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Talking about masculine nouns, German has the three categories weak/strong/mixed. Then the strong one is divided into three classes for the plural. A noun is placed into a particular category/class according to its nominative singular ending. But there are tricky examples where this is not true. "Der Bauer" follows the mixed declension even though it ends in -er, which is the ending for the first strong class. I am asking whether Germans experience uncertainty when they need to use a word like this. I understand that whenever you learn a word as a native speaker, you put all of its metalinguistic background into your brain automatically, but what about words that you maybe hear for the first time in your life?

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In one word: Yes. - In more words, 'yes' if we know the gender of the word. A few words do have a different gender as most German believe. –  Em1 Jun 12 '13 at 8:24
    
Sometimes I also wonder if English people also have a problem with that plural fish when they see several distinguishable entities of them... but I can figure out their feel for language when I compare it to the German das Vieh (cattle) –  falkb Jun 12 '13 at 12:54

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When children learn to speak you can notice for a little while they tend to intuitively use declension patterns they already know. For instance, plural (of das Haus) die Häuser could be tried with die Häusern, I mean suffix n is a favourite one. Parents correct that 2 or 3 times and then it's been learned forever. :) There is no uncertainty or strange feeling later.

Uncertainty comes only with new loanwords, e.g. Er hat downgeloadet vs. Er hat gedownloadet. For a while both is valid and contended before one wins. Other effects are for instance when one swallows the other, as West German macht Sinn currently is winning against hat Sinn but older East Germans dislike that very much. Or Samstag vs. Sonnabend, or Kann ich einen Apfel? vs. Kann ich einen Apfel haben?. It bothers me to hear the "wrong" version.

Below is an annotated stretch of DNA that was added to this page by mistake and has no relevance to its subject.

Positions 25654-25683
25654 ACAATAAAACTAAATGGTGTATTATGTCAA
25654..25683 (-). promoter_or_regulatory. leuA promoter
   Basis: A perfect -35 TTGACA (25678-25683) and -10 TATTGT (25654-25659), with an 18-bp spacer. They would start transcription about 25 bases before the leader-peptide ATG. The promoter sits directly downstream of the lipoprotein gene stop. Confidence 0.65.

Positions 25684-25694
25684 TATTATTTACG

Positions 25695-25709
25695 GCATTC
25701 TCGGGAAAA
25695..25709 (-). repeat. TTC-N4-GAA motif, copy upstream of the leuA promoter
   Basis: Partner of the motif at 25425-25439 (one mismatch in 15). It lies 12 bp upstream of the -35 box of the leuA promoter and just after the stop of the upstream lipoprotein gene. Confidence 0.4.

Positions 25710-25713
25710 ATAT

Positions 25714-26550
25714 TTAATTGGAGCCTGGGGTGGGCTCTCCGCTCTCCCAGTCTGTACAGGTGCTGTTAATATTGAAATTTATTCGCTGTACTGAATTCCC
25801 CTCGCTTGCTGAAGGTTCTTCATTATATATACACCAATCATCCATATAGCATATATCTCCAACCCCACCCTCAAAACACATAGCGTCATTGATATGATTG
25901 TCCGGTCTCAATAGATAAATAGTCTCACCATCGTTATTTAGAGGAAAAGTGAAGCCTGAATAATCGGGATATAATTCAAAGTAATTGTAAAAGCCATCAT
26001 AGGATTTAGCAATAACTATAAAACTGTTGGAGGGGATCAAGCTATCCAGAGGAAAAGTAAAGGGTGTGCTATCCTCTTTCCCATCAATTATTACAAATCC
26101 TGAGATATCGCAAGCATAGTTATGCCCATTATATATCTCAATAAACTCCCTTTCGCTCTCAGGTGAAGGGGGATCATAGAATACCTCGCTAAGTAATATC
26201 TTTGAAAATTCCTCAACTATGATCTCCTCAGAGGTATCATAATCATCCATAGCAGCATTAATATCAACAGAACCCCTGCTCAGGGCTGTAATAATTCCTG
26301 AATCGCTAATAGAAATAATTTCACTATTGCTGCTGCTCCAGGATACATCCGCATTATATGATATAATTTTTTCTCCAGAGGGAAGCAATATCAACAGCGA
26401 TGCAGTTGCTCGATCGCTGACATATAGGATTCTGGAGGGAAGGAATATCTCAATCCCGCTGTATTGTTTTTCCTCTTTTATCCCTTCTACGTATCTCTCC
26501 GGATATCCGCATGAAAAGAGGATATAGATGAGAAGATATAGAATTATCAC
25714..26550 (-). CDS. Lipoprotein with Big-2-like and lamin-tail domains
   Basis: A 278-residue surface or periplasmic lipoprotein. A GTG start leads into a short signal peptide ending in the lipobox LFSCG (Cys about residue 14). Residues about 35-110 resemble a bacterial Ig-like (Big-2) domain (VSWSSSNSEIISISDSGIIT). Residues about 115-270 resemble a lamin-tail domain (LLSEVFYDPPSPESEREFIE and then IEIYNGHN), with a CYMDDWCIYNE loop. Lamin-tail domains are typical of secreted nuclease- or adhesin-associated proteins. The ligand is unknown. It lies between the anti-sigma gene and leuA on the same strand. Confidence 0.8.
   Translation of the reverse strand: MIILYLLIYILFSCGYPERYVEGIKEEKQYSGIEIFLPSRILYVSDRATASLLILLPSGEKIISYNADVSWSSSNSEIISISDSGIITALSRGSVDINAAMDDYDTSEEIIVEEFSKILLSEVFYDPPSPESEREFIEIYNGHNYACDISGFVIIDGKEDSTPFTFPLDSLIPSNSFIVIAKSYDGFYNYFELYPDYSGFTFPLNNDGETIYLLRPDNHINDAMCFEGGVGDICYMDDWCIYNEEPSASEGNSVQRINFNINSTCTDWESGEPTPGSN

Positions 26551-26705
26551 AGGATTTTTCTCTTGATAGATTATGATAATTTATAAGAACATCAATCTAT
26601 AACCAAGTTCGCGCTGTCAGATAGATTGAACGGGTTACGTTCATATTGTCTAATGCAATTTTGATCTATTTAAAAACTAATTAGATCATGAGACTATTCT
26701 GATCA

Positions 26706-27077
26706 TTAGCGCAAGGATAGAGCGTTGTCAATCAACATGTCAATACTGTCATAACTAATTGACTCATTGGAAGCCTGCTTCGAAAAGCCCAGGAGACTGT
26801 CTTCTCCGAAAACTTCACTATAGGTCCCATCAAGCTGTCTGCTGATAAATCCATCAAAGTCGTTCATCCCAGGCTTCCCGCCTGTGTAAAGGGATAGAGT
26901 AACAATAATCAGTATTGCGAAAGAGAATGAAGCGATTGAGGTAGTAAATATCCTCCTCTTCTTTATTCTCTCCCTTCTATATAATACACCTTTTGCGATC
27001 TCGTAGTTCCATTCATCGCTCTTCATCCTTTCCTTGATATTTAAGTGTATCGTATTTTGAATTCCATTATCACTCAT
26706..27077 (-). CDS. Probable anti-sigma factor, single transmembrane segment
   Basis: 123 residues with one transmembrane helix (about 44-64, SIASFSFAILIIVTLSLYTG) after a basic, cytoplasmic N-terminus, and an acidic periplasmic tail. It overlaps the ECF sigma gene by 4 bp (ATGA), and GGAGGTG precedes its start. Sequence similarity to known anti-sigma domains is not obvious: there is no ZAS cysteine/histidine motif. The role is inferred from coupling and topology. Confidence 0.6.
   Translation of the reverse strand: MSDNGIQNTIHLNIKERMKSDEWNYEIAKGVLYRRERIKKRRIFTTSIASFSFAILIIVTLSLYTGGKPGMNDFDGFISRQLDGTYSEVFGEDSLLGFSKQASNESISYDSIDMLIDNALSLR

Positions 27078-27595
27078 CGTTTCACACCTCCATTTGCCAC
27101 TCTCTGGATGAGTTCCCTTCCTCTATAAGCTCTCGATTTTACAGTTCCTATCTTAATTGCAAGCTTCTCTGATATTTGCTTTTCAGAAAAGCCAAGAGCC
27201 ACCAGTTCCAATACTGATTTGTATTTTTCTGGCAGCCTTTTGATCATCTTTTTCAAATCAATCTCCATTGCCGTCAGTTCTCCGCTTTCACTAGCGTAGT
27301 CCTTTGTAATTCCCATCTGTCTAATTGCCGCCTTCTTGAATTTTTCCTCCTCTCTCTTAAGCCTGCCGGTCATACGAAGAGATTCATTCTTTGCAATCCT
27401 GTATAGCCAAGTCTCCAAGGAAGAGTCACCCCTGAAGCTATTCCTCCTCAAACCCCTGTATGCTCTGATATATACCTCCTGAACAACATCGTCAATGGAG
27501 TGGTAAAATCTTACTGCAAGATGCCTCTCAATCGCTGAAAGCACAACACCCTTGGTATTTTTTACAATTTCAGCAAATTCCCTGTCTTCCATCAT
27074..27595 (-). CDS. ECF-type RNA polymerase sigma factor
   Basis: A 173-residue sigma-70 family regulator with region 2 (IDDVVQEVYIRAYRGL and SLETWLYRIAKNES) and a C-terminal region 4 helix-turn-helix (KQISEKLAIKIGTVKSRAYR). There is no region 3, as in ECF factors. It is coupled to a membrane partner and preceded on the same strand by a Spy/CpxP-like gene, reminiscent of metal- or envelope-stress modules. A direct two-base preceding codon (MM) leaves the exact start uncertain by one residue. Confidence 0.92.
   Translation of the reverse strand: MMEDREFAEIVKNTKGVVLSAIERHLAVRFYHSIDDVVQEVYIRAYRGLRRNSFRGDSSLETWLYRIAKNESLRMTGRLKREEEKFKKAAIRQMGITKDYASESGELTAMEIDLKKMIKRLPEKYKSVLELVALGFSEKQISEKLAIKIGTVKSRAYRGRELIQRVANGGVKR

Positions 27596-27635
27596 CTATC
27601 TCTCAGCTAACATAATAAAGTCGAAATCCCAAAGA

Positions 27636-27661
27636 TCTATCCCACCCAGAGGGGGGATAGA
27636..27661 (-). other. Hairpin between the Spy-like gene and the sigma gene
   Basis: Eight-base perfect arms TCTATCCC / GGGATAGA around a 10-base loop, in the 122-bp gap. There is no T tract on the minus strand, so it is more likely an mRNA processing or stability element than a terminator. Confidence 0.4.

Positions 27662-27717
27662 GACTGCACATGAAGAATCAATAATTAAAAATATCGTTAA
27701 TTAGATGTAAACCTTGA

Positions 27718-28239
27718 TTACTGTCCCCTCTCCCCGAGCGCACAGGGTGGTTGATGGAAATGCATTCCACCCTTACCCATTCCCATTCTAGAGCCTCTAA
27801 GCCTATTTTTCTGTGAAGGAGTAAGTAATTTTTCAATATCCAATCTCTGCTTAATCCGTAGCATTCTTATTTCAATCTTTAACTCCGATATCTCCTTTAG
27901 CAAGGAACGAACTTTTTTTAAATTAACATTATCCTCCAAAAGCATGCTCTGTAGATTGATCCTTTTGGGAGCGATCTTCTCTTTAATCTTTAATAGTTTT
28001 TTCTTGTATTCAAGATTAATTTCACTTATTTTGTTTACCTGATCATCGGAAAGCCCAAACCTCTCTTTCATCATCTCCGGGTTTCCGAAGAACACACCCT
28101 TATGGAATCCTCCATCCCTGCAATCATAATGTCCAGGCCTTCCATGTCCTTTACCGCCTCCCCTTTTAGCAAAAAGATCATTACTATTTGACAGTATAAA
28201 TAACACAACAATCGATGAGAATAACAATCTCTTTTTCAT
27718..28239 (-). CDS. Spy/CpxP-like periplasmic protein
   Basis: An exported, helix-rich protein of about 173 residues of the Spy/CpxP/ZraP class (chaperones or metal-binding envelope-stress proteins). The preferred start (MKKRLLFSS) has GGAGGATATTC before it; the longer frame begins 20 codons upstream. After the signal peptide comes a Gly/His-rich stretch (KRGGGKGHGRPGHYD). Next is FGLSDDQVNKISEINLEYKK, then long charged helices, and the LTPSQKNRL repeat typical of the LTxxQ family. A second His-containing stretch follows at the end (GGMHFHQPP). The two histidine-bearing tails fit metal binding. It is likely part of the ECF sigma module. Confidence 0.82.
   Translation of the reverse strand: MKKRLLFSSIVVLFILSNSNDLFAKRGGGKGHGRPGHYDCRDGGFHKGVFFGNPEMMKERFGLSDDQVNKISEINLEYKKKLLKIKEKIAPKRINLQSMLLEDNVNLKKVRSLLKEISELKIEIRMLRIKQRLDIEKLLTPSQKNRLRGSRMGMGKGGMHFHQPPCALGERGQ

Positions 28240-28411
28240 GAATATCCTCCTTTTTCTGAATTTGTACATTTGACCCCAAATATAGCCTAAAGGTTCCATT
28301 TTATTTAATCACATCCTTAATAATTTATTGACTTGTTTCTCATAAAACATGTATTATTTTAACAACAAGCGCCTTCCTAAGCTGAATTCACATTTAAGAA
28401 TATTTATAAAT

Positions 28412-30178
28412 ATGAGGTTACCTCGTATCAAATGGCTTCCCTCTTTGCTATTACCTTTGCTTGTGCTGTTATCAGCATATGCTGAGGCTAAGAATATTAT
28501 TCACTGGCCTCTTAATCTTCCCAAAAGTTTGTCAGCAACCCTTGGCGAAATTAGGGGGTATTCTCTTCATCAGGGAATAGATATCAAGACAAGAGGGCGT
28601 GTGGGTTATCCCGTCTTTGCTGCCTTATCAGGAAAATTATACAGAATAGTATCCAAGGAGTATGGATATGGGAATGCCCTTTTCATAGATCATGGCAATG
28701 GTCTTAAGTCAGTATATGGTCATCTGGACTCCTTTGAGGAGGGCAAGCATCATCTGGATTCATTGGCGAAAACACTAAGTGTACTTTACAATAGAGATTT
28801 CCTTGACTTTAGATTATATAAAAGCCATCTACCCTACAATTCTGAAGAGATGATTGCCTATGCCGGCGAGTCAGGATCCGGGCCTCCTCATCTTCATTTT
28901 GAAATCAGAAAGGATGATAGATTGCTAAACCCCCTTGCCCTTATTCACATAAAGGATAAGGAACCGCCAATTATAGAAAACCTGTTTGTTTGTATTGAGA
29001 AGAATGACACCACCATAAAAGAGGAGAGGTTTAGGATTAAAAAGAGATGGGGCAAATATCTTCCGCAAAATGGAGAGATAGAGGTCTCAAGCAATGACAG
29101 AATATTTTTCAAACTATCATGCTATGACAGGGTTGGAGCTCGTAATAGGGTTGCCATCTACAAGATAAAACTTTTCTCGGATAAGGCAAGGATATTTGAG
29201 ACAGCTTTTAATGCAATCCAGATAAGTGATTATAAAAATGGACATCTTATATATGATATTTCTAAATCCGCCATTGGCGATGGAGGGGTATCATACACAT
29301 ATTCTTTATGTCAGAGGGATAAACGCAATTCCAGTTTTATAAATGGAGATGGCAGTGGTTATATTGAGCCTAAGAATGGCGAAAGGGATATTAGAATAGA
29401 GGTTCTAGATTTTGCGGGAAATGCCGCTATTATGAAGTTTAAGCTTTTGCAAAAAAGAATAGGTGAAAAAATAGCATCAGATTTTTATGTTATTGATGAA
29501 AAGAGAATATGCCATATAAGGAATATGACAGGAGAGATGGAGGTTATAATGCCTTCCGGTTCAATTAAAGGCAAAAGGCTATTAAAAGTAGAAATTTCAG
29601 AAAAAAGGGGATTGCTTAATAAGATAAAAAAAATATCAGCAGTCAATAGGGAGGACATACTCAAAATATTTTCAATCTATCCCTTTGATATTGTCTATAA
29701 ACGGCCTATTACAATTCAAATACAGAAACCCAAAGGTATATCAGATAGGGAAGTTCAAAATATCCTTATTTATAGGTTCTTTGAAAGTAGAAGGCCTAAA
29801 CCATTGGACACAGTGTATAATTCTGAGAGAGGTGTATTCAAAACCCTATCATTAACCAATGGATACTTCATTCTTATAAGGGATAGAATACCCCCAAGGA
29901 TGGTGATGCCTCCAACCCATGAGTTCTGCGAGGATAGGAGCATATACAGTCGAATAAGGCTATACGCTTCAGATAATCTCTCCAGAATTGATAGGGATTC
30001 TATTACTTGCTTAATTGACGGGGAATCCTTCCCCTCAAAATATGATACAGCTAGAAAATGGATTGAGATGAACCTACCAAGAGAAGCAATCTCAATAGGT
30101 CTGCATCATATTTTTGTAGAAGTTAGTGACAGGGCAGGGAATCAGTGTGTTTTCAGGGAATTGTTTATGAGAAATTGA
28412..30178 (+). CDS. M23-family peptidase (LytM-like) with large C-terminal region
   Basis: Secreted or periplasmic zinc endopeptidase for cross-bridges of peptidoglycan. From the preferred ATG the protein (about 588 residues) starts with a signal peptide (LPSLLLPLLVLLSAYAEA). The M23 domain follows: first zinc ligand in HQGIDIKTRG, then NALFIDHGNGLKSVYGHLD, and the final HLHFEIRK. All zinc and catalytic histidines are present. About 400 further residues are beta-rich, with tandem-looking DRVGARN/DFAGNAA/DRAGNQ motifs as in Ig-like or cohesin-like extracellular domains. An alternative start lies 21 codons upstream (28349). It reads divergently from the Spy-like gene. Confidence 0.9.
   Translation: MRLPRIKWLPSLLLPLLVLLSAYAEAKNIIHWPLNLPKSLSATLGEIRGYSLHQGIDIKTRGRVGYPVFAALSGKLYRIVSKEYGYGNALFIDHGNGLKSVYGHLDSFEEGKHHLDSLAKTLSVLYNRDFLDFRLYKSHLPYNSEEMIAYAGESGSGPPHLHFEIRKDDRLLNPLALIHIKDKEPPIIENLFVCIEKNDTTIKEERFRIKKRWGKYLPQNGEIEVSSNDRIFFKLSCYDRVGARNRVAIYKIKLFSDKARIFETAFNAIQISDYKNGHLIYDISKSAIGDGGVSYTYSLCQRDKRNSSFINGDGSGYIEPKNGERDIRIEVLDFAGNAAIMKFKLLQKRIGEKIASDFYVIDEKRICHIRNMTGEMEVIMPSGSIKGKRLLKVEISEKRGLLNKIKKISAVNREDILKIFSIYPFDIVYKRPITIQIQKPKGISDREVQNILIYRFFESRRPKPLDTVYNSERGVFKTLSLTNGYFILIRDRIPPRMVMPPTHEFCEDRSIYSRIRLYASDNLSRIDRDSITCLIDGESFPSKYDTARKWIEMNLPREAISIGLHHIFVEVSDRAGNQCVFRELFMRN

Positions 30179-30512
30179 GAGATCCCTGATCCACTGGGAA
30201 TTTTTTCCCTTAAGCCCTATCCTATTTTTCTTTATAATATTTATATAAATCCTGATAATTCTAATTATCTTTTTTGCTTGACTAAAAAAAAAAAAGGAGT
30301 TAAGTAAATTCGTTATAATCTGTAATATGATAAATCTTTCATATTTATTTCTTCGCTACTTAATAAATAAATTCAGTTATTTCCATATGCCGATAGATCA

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Das Problem an "Kann ich einen Apfel", dass da ja auch gar kein Vollverb drin. Wie soll man da auch, was der Sprecher? –  Em1 Jun 12 '13 at 9:40

At most I have no problems with declension of words at all (in German). If you hear a word the first time or you grew up in different part of Germany then you later live in, there could be confusing issues...

Example: Flunsch (pout; duck style mouth before you start to cry)

The Duden allows both, male and female declension. I prefer female, my wife male declension :)

The natives are not really aware of the categories weak/strong/mixed in normal life.

A little confusing to children comes up with words that have two meanings, e.g., Bank - a finance institute and a thing to sit on. But the first is die Bank and die Banken and the second one is die Bank and die Bänke.

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Regarding "Bank": Still, this does not confuse native Germans. –  Em1 Jun 12 '13 at 8:54
    
Bank confuses only children for sure –  tuergeist Jun 12 '13 at 8:55
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Schild confuses adults as well. –  chirlu Jun 12 '13 at 9:02
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@chirlu This is what I meant that people sometimes don't know the gender. While people most times refer to a sign, which is neuter, they do not know that the shield is masculine. –  Em1 Jun 12 '13 at 9:25

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